So I began asking, what’s with the missing hooks? One megastore clerk explained that suppliers didn’t send enough this year so as soon as they arrive, they’re snatched up. A cashier had a different story: Retailers actually requested fewer hooks this year because they didn’t want any leftovers after Christmas. She lamented, "I can’t finish decorating my tree."
Neither can we. Our chubby snowmen and painted Styrofoam balls with the kids’ pics are resting on tree branches, precariously. When they fall off, daily, I stick them back up, and think bad thoughts about those retailers.
But how different are we from them?
Do we limit the things that those around us need? Like love? Like generosity? Like kindness? Do we measure such things to make sure we’re not "overdoing" or "giving too much" so that we aren’t stuck holding the bag?
We all get sentimental at Christmas. And generous. This is a good thing. It means that there is still some "real meaning of Christmas" out there. I love to see people dropping coins and stuffing dollars into the Salvation Army’s collection globes. And churches become more generous too. Ours is purchasing specific clothes and toys for several families that otherwise would have none. And my niece’s youth group brought a Christmas tree to a single mom, complete with decorations and gifts to go under it. Examples abound.
But what happens after Christmas? We sure don’t want any of that "leftover" love. It might actually force us to keep loving, to keep being generous, to keep giving.
I have a family in my neighborhood that seems to need a lot of love. When the children first began arriving at my door after school, it was nice to have the company and the children for mine to play with. But soon it was every day. Gosh, I thought. This is kind of a lot. Then their older sister began coming over, asking to borrow things or use the computer. Finally, I realized it wasn’t just about something to do or something to borrow -- it was about needing love.
Pastor Steve Brown once said, “Love is extravagant. When you are in love, you don’t give skimpily. You lavish the beloved,” because . . . well, they are the beloved. And human love, as tainted and broken as it can sometimes be, is nothing less than a reflection -- a tiny portion -- of divine love.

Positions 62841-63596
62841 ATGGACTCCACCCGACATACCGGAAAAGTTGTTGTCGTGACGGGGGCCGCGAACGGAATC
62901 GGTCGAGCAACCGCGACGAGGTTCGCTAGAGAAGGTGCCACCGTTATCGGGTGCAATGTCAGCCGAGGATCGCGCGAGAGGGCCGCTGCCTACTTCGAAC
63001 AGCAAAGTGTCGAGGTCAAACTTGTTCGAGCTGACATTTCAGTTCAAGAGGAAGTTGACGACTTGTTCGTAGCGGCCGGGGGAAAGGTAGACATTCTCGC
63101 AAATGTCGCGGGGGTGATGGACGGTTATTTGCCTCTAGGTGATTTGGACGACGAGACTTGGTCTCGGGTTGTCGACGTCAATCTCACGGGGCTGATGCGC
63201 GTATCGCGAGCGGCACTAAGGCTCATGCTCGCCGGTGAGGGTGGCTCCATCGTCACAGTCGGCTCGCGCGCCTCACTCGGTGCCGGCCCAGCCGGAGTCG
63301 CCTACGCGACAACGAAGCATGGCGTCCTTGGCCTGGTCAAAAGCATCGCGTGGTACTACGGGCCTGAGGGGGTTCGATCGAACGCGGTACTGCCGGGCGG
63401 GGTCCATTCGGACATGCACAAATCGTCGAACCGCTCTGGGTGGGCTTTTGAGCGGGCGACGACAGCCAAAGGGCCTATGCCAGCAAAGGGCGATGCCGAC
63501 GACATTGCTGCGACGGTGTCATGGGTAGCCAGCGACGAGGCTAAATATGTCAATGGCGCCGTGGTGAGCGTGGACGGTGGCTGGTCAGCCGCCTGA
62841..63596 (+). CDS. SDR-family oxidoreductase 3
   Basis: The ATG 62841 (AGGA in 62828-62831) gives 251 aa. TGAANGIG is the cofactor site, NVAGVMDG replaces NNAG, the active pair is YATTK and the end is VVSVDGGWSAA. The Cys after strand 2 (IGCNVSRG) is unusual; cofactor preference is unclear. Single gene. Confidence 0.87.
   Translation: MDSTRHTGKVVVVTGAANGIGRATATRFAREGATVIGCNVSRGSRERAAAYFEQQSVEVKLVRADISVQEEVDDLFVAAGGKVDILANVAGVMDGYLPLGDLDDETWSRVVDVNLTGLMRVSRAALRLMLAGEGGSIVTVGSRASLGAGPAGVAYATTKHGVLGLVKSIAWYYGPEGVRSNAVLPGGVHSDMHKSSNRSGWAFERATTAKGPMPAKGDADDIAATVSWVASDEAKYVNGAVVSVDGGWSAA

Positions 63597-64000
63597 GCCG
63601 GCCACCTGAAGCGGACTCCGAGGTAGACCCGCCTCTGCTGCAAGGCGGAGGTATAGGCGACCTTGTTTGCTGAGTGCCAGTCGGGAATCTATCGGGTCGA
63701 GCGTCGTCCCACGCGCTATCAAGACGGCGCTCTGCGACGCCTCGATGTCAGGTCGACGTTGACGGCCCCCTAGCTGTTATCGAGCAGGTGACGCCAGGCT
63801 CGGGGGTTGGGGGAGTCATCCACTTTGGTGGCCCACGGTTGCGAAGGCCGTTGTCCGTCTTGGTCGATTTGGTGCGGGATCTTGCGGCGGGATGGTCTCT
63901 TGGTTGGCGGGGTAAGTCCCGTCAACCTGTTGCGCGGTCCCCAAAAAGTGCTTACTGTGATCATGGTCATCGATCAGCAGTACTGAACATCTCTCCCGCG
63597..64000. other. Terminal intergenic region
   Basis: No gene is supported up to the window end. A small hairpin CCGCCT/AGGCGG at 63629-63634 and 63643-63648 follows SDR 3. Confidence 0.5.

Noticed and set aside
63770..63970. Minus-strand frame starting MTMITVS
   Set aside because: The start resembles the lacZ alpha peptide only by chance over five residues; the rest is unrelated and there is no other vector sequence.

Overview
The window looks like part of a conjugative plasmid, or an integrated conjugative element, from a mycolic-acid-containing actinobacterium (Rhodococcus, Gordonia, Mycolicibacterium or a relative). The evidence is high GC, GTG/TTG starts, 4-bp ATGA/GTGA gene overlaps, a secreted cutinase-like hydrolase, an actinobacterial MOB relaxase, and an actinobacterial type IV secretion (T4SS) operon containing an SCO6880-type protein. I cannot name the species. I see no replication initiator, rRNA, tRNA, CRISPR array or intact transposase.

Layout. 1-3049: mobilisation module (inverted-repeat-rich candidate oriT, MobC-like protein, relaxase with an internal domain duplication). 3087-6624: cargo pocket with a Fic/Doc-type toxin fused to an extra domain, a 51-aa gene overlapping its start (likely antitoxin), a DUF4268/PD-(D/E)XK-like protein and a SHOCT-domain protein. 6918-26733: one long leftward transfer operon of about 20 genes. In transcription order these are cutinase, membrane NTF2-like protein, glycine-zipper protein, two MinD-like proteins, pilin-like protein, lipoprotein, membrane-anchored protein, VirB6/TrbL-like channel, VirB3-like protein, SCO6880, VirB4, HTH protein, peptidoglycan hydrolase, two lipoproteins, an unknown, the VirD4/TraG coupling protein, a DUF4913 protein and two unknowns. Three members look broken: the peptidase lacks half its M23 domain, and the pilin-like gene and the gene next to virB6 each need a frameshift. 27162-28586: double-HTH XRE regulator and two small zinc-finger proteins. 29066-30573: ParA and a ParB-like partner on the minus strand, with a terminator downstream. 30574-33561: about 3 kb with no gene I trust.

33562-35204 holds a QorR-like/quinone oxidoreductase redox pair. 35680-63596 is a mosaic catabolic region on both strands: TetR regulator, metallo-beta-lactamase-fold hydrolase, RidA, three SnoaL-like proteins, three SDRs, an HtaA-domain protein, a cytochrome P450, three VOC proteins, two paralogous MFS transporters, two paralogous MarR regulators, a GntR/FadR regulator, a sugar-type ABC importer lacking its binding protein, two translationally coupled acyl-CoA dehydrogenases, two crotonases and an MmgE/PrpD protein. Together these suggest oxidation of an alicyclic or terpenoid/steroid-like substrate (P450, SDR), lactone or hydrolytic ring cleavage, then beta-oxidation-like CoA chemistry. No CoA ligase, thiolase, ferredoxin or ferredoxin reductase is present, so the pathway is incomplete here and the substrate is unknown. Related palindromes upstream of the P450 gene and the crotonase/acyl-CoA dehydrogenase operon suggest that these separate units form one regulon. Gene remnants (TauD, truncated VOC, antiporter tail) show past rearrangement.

John 3:16 says, “For God so loved the world, that He sent His Son.” We have grown so accustomed to these words that we scarcely hear them. But they reveal nothing less than the whole motivation behind what we are celebrating right now -- the gift of God’s Son -- and ultimately the motivation we have to love: God’s love for us.
The Scriptures tell the story of how God first sent His Word, then His prophets, and then, last of all, His Son. His SON. Would you send your son to a bunch of whining, selfish, mean, cruel, but oh-so-hurting folks? Pretty sure I wouldn’t. That’s why our love is a poor shadow of His. His Love is extravagant. And what’s more, it doesn’t stop after Christmas. Jesus lived, taught, suffered brutal punishment and pain, died a human death, and faced spiritual separation from his Father, all for us. But there’s more. Beyond his triumph, His love continues. He has sent His Spirit to reside with us -- that means sticky involvement pure and simple. He grieves with us, hopes with us, suffers with us, endures with us -- loves us.
So perhaps this Christmas, we could take the challenge to let love continue past the festivities. To decide that we won’t limit our kindness, or generosity, or our involvement with those who need us to the holidays, but will let it spill over to our life every day -- knowing that it is His love that works through us if we, like the ornaments on the tree, will stay "hooked" to Him. After all, unlike hooks for the Christmas tree, extra love never goes unused.
Now I’m off to the store . . . just to check once more.
Ginny Mooney is a freelance writer and Emmy Award-winning television producer.